But take heed to yourselves, lest your hearts be weighed down with carousing, drunkenness, and cares of this life, and that Day come on you unexpectedly. For it will come as a snare on all those who dwell on the face of the whole earth. Watch therefore, and pray always that you may be counted worthy to escape all these things that will come to pass, and to stand before the Son of Man. (Luke 21:34-36)The day which He spoke of was The Day of the Lord which professing but unbelieving “Christians,” who miss the Rapture, will endure along with those dwelling upon the earth. For them, the beginning of the end comes as a surprise since they are not expecting it. It arrives, as a thief:
But concerning the times and the seasons, brethren, you have no need that I should write to you. For you yourselves know perfectly that the day of the Lord so comes as a thief in the night. For when they say, “Peace and safety!” then sudden destruction comes upon them, as labor pains upon a pregnant woman. And they shall not escape. But you, brethren, are not in darkness, so that this Day should overtake you as a thief. You are all sons of light and sons of the day. We are not of the night nor of darkness. Therefore let us not sleep, as others do, but let us watch and be sober. For those who sleep, sleep at night, and those who get drunk are drunk at night. But let us who are of the day be sober, putting on the breastplate of faith and love, and as a helmet the hope of salvation. For God did not appoint us to wrath, but to obtain salvation through our Lord Jesus Christ. (1Th. 5:1-9)Jesus comes for those who are watching in the Rapture of the Church prior to this time (Luke 21:34-36; John 14:1-3). He comes as a thief in the night in the judgments which usher in The Day of the Lord, culminating with His personal arrival in judgment at the Second Coming to conclude the Campaign of Armageddon. See When Does the Day of the Lord Dawn?blessed is he who watches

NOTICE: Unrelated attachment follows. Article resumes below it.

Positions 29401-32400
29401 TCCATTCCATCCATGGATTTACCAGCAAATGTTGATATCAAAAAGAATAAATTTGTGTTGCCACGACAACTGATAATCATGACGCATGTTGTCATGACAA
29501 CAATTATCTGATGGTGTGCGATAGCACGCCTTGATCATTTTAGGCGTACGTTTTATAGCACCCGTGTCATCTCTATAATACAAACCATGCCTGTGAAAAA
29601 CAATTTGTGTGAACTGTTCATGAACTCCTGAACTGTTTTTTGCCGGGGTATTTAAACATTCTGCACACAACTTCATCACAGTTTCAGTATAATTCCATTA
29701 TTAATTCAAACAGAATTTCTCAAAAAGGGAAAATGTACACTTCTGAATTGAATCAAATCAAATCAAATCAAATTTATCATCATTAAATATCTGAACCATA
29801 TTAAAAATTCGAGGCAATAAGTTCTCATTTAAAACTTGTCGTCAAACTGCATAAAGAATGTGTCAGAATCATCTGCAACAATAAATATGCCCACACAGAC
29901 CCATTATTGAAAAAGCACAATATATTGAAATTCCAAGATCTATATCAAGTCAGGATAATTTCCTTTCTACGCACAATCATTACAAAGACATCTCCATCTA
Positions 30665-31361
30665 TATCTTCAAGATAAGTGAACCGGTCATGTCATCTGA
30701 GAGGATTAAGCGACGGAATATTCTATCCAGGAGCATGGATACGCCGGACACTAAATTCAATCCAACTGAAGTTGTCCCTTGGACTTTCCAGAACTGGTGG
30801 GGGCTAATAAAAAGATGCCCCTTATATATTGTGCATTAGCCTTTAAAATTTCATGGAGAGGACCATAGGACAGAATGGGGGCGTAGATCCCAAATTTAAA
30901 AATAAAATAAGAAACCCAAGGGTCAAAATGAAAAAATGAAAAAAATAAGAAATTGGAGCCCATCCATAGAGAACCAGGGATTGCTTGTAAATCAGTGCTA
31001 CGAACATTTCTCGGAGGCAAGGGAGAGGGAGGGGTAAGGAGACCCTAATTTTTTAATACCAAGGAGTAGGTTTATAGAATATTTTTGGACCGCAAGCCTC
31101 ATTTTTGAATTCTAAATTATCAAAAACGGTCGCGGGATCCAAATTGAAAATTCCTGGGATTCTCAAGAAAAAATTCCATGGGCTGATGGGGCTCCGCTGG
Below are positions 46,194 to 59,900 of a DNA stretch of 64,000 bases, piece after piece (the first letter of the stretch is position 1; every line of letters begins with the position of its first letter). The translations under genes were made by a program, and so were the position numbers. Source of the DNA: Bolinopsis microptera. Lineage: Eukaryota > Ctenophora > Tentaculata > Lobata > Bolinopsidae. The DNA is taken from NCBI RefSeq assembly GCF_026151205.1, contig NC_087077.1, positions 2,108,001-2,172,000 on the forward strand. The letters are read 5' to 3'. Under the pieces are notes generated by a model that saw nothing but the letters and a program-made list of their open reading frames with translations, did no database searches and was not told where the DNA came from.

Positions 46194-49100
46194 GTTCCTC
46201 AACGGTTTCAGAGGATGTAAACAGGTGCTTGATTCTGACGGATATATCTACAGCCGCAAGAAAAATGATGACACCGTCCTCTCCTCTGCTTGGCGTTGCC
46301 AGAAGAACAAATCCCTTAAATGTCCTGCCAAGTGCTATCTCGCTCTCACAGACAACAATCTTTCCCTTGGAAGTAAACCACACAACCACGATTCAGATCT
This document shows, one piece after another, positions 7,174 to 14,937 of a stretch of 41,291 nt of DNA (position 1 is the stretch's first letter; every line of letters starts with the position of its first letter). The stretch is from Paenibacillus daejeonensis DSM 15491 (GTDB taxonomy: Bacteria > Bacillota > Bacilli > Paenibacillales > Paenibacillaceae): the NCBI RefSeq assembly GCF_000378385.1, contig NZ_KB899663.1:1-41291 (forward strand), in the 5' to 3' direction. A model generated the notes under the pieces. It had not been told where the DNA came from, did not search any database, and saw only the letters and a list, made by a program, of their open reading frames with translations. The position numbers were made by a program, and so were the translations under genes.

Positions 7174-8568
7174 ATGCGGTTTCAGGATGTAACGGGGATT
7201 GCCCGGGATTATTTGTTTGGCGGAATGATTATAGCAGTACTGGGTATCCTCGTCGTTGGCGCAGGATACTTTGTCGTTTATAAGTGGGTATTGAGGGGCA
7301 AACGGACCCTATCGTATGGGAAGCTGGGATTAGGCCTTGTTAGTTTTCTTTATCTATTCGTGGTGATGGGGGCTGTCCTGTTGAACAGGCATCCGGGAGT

1 Alan F. Johnson, Revelation: The Expositor’s Bible Commentary (Grand Rapids, MI: Zondervan Publishing House, 1966), Rev. 16:15.
2 J. A. Seiss, The Apocalypse: Lectures on the Book of Revelation (Grand Rapids, MI: Zondervan Publishing House, 1966), 379.
3 Robert L. Thomas, Revelation 8-22 (Chicago, IL: Moody Press, 1995), Rev. 16:15.
4 The Gregorian chant is named after St. Gregory, the watching one.
5 Concerning the need for watchfulness: Mat. 24:42; 25:13; Mark 13:33, 35, 37; Luke 12:36-40; 21:36; 1Cor. 1:7; 16:13; Php. 3:20; 1Th. 1:10; 5:6; 2Ti. 4:8; Tit. 2:13; Heb. 9:28; 2Pe. 3:12; Rev. 3:2-3+; Rev. 16:15+.
6 Timothy Friberg, Barbara Friberg, and Neva F. Miller, Analytical Lexicon of the Greek New Testament (Grand Rapids, MI: Baker Books, 2000), 80.
7 The scenarios which involve one will be taken and the other left (e.g., Mat. 24:40-44; Luke 17:34-37) appear to speak of being taken in judgment at the time of His second advent.